And thirdly, we are to forgive, or more literally we are to "grace" - we are to "grace" others as God has "graced" us in Christ. In other words, we are to mimic the heart of God shown in forgiving us our sins, loving us when we were His enemies and pouring out His riches on undeserving sinners such as us. That is the model of how were are to treat others.
EKG - A Spiritual Electrocardiogram
A doctor can test the health of our hearts with an electrocardiogram or EKG. It is a test that measures the electrical activity of the heart; it is a way of checking that our hearts are functioning as they ought to.
Similarly, we can use the acronym EKG to perform a test of our hearts based on Ephesians 4:32.
E = Empathy
K = Kindness
G = Grace
So when we find ourselves in a situation where the behaviour of another person or the circumstances of life we are confronted with tempt us to respond as if we were not saved and not empowered by the indwelling Holy Spirit - with harshness, anger, malice and the like - we would do well to get in the habit of performing a spiritual EKG on ourselves and checking the health of our hearts.
E = Empathy
Why is this person reacting this way? Is there some sinful manner in which I have treated them that they are responding to? Maybe they have had a tough day, are tired, or are just overwhelmed by the trials of life? This doesn't justify their behaviour, but that is not our concern - we can only deal with our hearts. And surely we know how easily we can take out our frustrations on others? Our job is to empathise with the other person and use that as our basis for interacting with them. In such situations, the person we usually care about is ourselves - our feelings, our trials, and our hurts. It is them we must prefer - it is them we must care for.
K = Kindness
If we can empathise and care for this person, then we have a foundation on which to build kindness. We treat them as we want to be treated. If we are harsh, angry or agitated we would not want someone to respond in the same way; we would want them to listen to us, to care for our frustrations, concerns, and hurts, and to respond in kindness. We would want them to overlook our faulty behaviour and treat us well regardless. So that is how, having empathised with them, we must respond.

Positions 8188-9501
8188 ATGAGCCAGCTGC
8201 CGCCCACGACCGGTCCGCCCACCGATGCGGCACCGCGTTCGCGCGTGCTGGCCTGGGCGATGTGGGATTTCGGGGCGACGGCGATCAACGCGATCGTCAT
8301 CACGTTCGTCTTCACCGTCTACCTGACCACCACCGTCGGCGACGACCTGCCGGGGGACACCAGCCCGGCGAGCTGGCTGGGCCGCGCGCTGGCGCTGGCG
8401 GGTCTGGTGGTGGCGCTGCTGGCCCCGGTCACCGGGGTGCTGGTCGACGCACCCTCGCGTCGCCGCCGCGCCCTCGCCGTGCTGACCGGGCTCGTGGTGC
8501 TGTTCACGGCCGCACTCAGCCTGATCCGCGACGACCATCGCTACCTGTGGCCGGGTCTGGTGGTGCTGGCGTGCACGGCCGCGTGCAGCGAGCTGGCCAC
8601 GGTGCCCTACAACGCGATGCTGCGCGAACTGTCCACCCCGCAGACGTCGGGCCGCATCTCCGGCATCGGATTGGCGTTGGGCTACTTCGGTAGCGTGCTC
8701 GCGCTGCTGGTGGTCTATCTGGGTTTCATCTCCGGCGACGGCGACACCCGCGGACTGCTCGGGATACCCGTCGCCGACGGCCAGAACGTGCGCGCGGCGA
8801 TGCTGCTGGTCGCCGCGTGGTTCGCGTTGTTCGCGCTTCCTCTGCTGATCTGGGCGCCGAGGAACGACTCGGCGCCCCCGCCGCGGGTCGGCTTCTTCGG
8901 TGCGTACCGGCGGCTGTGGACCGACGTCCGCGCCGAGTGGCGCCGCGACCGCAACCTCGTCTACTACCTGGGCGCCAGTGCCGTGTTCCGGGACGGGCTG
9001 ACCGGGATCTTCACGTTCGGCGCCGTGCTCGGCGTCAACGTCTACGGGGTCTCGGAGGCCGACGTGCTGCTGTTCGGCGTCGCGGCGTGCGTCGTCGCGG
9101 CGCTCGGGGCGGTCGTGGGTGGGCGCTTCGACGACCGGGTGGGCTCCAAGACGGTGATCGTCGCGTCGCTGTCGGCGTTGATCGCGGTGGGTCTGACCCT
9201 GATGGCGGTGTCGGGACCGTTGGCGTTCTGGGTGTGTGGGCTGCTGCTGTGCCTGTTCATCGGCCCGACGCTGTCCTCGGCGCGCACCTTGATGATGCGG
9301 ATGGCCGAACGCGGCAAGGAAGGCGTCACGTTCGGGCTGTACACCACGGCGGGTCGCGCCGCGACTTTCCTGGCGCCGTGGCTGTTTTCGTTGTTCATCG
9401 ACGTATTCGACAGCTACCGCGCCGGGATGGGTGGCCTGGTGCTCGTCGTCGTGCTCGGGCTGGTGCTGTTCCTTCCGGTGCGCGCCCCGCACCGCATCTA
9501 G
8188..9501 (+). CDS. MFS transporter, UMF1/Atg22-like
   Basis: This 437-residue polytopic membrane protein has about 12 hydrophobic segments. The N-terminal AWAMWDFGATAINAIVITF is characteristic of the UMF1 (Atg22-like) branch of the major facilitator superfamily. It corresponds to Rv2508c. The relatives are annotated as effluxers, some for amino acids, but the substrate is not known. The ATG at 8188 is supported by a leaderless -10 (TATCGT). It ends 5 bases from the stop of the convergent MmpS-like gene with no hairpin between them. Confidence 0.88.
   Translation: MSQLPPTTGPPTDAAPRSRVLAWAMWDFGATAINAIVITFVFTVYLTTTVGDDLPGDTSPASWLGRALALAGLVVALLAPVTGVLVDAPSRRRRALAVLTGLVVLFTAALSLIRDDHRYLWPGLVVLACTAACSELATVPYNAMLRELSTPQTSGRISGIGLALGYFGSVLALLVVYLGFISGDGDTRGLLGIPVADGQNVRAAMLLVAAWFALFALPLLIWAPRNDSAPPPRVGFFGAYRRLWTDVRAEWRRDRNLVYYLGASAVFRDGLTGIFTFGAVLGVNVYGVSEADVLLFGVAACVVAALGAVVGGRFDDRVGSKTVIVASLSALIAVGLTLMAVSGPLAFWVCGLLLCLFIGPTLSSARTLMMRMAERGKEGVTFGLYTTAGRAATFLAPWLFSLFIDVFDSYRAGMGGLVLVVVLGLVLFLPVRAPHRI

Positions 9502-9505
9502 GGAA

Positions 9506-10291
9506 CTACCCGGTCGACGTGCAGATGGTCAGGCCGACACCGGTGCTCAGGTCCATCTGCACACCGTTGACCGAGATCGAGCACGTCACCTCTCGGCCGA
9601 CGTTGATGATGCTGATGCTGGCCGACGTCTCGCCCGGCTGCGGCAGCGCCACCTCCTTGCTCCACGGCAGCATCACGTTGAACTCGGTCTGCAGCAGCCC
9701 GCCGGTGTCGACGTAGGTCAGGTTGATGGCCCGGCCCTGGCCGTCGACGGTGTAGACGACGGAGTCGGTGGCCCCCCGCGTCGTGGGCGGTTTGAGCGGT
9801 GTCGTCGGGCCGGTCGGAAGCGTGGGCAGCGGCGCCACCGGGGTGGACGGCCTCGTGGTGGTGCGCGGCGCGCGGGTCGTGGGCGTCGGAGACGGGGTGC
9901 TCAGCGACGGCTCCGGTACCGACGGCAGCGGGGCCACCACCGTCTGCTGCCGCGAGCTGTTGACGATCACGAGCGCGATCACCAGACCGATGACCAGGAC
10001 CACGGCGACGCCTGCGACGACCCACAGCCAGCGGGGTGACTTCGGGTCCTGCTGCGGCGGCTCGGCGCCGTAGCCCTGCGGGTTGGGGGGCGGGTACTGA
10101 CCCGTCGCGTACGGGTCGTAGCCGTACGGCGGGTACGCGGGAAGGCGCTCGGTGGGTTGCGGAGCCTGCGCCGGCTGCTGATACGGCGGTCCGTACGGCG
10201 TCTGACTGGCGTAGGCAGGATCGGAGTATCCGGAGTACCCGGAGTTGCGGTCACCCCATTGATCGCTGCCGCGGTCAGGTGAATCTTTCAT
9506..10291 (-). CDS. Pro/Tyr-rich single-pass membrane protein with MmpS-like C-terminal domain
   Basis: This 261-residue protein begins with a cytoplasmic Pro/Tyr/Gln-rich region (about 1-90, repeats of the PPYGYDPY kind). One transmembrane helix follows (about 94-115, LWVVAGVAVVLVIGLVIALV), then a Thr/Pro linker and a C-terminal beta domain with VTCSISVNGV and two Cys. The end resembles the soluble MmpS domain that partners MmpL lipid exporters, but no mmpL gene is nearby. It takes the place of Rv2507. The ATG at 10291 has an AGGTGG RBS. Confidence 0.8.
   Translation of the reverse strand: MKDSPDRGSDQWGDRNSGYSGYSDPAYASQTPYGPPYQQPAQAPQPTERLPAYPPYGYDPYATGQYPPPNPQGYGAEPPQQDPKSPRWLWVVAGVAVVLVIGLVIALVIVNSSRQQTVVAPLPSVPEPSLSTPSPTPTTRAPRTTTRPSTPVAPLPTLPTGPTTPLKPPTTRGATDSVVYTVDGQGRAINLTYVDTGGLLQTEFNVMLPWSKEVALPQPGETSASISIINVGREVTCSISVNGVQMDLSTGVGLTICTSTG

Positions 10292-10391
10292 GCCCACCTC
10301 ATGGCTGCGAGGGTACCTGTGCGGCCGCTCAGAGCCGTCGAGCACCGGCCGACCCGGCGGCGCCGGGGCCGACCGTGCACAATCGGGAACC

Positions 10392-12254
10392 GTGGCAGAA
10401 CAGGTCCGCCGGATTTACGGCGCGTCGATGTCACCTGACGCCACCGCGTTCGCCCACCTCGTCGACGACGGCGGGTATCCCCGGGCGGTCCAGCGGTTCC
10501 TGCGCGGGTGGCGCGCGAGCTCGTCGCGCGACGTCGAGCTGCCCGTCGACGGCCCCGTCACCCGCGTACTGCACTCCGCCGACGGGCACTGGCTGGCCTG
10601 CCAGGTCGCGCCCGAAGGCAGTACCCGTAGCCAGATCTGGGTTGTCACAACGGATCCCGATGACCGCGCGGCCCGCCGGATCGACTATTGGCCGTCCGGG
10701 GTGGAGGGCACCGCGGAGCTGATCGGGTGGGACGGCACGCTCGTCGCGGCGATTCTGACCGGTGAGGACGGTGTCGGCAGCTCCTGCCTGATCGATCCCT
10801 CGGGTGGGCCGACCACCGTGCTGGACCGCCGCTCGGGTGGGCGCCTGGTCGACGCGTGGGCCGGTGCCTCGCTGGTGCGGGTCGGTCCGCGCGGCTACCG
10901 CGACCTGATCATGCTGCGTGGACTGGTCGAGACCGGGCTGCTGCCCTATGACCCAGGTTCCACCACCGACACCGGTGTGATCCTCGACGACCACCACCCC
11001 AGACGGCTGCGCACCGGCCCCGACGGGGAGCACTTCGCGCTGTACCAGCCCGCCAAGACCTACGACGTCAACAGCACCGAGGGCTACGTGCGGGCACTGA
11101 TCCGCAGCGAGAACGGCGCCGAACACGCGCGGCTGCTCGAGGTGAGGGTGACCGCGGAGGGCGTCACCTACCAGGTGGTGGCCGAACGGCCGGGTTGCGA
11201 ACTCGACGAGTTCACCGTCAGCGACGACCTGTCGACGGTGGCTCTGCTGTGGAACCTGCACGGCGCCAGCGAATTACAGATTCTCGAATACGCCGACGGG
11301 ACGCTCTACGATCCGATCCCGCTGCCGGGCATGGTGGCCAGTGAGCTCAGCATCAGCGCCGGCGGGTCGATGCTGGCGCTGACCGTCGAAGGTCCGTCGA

G = Grace
Of course, our sinful hearts will rise up and grumble at such a suggestion: "They do not deserve to be treated this way! If I respond like this, they will take advantage of my kindness!" Indeed - they do not deserve such kindness, and they may well take advantage of it. Their behaviour may not adjust one iota in response to your kindness - in fact, it may even get worse! But does this not remind us of another relationship?
Do we deserve the kindness of God? Do we not respond to the grace he has shown us in Christ by continuing to sin and fail Him? Does His kindness not result in our taking that grace for granted on many occasions? Is this not the very heart of what distinguishes a Christian walk - that we should mirror the grace God has shown to us in Christ in the way we treat others? "Forgive us our sins as we forgive those who sin against us!"
And so, when we are tempted to respond as if Christ had not taken undeserving sinners such as us and poured out his undeserved love upon us, lavishing us with the riches of His grace, let us pause. Let us not react but rather check our hearts. Think of them, care for them; show them kindness; treat them as God has treated you. I have found the EKG acronym to be useful tool easily accessible if not quite so easily applied.
As I said in my last post, imagine if we all treated each other this way! Consider the good it would do for our homes, our marriages, our churches! Consider what it would do for our witness! So let us walk in a manner worthy of our calling, checking our hearts with that spiritual EKG as we go.